November 1, 2010

Sheriff Candidates Face Tough Race

Print More

The race for Tompkins’ County’s next sheriff –– the county’s top law enforcement position –– has been tightly contested between incumbent Peter Meskill (D) and Kenneth Lansing (I). While the campaign has centered on budget management, it has been particularly nasty, with both candidates circulating fliers accusing their opponent of distorting facts and dedicating a majority of their respective websites to “fact-checking” the others’ figures.

Meskill, who won the Democratic primary in September, has held the position for the past 12 years and considers himself the “CEO” of the Tompkin’s County Sheriff’s Department.  Meskill has spent the majority of the time on the campaign trail emphasizing his experience on the job.

“I’ve consistently promised to give the people of Tompkin’s County professional public safety services that recognize budget limitations.  I’ve kept those promises and professionalized every aspect of the sheriff’s office.” Meskill said last Wednesday morning on a WHCU radio station forum.

As evidence, Meskill pointed to some of his most recent cost-cutting initiatives. He said that, before he was elected, inmates were frequently shipped to jails in other counties before local ones were filled to capacity –– something that was costly for taxpayers and inconvenient for the prisoners’ families. Meskill said that, in his time as County Sheriff, he has prioritized filling jails to capacity in order to better balance the budget.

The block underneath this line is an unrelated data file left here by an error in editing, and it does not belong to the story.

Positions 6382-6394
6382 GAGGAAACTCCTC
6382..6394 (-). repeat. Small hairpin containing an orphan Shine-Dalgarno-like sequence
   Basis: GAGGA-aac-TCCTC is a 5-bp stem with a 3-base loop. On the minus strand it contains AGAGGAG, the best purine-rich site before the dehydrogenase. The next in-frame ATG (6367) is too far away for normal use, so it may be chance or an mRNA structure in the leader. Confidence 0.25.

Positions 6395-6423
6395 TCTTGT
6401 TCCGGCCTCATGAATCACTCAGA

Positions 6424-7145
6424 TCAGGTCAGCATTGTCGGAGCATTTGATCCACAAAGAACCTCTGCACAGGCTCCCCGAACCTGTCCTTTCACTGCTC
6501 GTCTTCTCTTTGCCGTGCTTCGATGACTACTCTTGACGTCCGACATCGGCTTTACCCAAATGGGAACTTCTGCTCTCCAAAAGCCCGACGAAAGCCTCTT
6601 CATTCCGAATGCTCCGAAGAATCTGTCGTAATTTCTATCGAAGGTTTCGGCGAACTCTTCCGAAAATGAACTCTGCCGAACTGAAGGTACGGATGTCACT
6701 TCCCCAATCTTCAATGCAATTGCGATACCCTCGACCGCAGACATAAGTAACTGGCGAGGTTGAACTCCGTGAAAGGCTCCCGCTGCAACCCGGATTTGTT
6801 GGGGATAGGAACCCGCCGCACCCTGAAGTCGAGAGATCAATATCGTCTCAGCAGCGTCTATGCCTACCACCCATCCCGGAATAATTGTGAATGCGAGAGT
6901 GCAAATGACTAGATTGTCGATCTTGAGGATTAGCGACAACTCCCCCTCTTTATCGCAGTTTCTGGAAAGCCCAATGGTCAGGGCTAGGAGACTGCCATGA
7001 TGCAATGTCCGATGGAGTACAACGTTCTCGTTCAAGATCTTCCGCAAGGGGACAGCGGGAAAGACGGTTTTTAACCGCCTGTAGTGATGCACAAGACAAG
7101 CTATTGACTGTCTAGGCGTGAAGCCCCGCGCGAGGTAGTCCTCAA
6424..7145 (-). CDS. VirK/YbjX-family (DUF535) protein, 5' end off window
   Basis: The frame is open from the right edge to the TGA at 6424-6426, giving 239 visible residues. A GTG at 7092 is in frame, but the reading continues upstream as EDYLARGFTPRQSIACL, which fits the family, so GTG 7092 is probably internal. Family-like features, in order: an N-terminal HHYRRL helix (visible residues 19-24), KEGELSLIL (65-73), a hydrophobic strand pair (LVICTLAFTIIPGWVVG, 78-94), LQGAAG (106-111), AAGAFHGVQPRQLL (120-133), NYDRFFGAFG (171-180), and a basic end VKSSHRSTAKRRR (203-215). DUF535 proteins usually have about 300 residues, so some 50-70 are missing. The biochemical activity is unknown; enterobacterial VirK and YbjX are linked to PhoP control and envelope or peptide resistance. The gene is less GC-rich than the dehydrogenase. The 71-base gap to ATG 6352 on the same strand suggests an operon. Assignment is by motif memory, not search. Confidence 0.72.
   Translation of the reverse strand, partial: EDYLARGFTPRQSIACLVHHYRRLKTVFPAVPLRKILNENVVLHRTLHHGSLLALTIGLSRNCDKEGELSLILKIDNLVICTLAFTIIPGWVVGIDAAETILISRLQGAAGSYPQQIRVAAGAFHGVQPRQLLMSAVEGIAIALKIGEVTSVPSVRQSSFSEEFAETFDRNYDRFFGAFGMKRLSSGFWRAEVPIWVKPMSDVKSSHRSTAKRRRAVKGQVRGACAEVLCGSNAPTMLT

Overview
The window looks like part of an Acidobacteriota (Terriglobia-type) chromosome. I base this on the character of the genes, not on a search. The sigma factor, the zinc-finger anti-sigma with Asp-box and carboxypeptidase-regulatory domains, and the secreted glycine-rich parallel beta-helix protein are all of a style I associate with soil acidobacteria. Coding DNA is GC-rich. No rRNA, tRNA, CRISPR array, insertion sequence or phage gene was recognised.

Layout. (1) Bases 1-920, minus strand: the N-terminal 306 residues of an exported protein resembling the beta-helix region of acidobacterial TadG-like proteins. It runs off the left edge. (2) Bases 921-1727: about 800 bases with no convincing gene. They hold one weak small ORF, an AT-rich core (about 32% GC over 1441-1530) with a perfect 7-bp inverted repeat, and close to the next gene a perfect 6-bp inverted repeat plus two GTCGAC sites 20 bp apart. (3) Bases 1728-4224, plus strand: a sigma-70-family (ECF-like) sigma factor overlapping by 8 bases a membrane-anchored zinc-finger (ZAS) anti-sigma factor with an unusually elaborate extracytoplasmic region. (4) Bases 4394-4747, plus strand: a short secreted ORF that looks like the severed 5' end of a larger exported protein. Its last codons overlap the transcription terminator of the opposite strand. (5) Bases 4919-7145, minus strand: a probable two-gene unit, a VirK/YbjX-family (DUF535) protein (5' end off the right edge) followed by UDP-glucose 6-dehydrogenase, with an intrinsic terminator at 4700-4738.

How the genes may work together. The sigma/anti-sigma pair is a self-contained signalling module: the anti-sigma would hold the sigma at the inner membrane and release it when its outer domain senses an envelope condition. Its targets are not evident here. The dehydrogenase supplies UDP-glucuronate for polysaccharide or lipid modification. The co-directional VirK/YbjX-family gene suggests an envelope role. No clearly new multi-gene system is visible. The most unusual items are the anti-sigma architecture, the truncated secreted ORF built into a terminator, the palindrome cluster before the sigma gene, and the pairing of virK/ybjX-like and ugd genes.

Lansing, however, rebuffed Meskill’s claims. On his website, Lansing argues that Meskill’s figures are overly exaggerated, adding that costs have increased an average of 5.5 percent each year since he took office.

Meskill responded on his website to what he has labeled “Lansings’ negative campaign,” by claiming that he never once exceeded his budget. He adds on his website that Lansing’s claim that he has not reduced burglaries is false, and they have actually gone down 43 percent in the past year.

Lansing, though, has proved a tough challenge for Meskill. After spending 33 years at the Cayuga Heights Police Department –– rising to chief –– he believes that a change is needed in the Tompkins County Sheriff’s Office. He has argued that his law enforcement experience and personal skills are needed more than Meskill’s management experience.

“They key is not how you mange the budget, rather it is how you mange the people.  I can assure you, when you have the support of your staff in administrating and controlling, reducing spending, for example, like overtime is a much easier task.  I will build my foundations by establishing a sheriff’s oversight committee.”  Lansing said during the radio forum.

In the only other major contested election in Tompkins County, Judith A. Rossiter (D) is running against John Norman (R) for City Court Judge.

Original Author: Laura Shepard